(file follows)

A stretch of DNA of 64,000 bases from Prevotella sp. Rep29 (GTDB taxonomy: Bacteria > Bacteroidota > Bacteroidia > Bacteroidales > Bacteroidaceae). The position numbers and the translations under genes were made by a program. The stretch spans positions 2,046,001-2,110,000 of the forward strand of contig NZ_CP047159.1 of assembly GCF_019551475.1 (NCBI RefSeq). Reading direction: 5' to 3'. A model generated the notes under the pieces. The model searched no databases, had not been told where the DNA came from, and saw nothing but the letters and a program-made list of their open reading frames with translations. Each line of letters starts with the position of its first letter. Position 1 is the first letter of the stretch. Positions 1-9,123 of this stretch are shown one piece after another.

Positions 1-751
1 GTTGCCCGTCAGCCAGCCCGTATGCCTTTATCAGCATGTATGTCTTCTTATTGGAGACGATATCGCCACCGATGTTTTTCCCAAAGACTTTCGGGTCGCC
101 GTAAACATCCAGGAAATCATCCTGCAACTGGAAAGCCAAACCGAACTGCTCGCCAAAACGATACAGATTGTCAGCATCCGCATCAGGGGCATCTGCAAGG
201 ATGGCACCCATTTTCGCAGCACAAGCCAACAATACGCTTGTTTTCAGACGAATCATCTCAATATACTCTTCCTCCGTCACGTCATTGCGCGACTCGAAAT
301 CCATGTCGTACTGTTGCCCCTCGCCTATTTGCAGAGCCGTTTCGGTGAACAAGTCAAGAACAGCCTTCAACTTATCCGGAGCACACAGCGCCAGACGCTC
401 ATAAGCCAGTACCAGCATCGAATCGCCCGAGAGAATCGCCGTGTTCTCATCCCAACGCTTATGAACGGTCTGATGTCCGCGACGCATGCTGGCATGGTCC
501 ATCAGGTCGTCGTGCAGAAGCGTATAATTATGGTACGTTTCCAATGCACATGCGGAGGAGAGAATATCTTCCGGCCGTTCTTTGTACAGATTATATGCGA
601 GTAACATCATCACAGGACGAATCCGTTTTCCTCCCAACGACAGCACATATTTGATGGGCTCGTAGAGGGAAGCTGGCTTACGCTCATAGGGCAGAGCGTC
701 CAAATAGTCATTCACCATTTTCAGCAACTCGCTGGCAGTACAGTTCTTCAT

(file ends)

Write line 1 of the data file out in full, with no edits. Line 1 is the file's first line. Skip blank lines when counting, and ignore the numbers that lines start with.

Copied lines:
A stretch of DNA of 64,000 bases from Prevotella sp. Rep29 (GTDB taxonomy: Bacteria > Bacteroidota > Bacteroidia > Bacteroidales > Bacteroidaceae). The position numbers and the translations under genes were made by a program. The stretch spans positions 2,046,001-2,110,000 of the forward strand of contig NZ_CP047159.1 of assembly GCF_019551475.1 (NCBI RefSeq). Reading direction: 5' to 3'. A model generated the notes under the pieces. The model searched no databases, had not been told where the DNA came from, and saw nothing but the letters and a program-made list of their open reading frames with translations. Each line of letters starts with the position of its first letter. Position 1 is the first letter of the stretch. Positions 1-9,123 of this stretch are shown one piece after another.